I lit the lamp last night for the first of my occasional off-season checks and was well-rewarded by a series of six finely-clad December moths. They are going to need their fur coats according to my mother-in-law's Daily Express which I used as a photography backdrop, although that paper tends to get a bit over-excited where the weather is concerned.
Interestingly, although the 'fur' looks worthy of Lara Antipova at first glance, the wings of the December Moth are unusually translucent because they have fewer scales than most comparably-sized moths. I hope to discover the reason for this, if anyone entomological has established it.
The Decembers are timely, with our Advent calendar burning away picturesquely at Number Two, although they were about in early November when I called time on regular trapping. A little more surprising is the presence of three other moths, below: two Chestnuts and a hardy member of the Carpet tribe (I cannot tell which).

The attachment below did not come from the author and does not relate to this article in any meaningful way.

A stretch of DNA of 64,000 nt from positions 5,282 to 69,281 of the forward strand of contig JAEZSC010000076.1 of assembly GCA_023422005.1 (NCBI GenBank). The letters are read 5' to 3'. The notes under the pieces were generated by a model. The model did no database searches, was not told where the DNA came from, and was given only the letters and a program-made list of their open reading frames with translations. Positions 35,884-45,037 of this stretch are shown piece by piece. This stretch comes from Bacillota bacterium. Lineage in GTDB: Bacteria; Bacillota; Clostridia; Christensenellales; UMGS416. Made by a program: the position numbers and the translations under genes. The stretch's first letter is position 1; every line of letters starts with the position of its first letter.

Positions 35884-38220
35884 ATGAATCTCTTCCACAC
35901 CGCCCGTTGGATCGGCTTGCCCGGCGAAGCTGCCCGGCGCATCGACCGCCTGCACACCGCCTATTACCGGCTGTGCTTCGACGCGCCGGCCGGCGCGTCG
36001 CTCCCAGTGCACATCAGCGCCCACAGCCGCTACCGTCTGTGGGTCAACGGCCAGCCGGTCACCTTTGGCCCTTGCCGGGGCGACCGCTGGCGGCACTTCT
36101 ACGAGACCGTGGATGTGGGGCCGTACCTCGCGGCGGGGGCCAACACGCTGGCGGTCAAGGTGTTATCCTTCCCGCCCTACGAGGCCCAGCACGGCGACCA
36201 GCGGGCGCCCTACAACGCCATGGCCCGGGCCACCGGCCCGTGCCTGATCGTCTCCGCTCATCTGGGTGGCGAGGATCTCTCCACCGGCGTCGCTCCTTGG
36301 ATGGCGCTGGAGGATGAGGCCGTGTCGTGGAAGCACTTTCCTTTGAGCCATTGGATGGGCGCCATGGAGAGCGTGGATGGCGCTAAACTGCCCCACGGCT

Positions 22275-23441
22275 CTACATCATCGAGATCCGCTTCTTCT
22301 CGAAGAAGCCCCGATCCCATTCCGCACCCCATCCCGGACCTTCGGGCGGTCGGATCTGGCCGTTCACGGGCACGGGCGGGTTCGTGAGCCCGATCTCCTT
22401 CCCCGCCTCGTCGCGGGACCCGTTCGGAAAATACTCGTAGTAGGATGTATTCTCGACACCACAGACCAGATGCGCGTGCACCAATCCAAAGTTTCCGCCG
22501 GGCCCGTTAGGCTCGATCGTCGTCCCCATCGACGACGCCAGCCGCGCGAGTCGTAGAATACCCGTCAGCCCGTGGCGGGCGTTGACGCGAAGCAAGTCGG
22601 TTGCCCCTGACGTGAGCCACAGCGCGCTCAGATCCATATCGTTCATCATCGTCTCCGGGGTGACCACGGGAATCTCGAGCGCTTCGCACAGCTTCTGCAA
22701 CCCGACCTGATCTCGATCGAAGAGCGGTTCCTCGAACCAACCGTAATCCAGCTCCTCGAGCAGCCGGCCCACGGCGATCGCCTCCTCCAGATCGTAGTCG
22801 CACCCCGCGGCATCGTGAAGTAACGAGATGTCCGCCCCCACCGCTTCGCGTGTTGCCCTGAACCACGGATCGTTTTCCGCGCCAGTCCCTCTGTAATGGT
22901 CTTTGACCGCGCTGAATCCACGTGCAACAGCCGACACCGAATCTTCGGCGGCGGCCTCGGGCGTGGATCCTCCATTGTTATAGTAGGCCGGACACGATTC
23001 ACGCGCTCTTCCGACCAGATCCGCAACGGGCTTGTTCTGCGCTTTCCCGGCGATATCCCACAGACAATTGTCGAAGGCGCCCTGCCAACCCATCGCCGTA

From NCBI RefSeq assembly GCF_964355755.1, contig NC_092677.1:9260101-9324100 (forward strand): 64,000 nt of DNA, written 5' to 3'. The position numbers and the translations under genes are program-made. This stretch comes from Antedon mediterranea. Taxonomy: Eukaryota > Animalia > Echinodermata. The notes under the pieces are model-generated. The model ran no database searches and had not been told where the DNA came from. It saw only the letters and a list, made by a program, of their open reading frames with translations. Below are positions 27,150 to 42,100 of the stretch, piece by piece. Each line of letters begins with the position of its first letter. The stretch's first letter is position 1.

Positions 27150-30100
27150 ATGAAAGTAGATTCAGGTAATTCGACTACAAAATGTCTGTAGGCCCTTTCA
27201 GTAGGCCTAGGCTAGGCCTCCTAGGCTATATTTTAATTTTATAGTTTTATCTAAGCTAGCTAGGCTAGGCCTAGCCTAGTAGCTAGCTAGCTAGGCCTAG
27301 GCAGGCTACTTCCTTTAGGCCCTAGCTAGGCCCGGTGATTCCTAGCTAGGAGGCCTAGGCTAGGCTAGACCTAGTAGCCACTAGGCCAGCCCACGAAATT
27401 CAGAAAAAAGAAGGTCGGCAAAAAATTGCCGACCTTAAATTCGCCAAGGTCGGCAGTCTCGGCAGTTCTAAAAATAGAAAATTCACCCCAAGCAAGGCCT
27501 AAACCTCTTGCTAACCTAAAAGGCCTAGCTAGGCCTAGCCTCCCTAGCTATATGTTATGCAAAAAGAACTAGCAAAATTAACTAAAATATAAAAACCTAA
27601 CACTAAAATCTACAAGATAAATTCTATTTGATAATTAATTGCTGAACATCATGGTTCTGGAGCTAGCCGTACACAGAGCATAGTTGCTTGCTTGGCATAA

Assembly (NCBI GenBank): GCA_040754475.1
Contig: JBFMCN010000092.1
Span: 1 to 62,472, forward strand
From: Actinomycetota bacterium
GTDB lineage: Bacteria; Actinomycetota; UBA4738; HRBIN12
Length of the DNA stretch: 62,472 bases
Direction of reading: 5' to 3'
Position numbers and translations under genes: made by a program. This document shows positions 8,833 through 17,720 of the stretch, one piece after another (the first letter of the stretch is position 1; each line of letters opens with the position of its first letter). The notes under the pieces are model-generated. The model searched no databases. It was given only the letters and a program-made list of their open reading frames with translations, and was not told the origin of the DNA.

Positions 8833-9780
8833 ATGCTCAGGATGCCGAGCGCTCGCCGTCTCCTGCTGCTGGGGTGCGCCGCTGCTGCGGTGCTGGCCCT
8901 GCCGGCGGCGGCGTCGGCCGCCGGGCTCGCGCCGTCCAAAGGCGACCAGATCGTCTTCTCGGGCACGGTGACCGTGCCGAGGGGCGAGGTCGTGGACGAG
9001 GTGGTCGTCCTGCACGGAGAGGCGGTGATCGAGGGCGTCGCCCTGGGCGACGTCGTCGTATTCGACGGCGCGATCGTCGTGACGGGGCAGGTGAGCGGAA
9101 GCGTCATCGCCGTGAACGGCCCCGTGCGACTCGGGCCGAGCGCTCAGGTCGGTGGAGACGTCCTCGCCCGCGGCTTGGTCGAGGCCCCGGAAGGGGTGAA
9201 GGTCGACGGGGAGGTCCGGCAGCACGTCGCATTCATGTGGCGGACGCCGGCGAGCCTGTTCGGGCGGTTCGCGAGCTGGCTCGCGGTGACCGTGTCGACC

|Observe my trousers, into a crease of which this Chestnut snuggled. It is too cold now for pyjamas|
As you can see, my December Moths vary in size. Unlike the norm for humans, the larger ones are the females - see the contrasting pair below. These also lack the feathered antennae of the males but the moths were so sleepy and the early morning so cold that I didn't have the heart to goad them into showing the difference for my camera.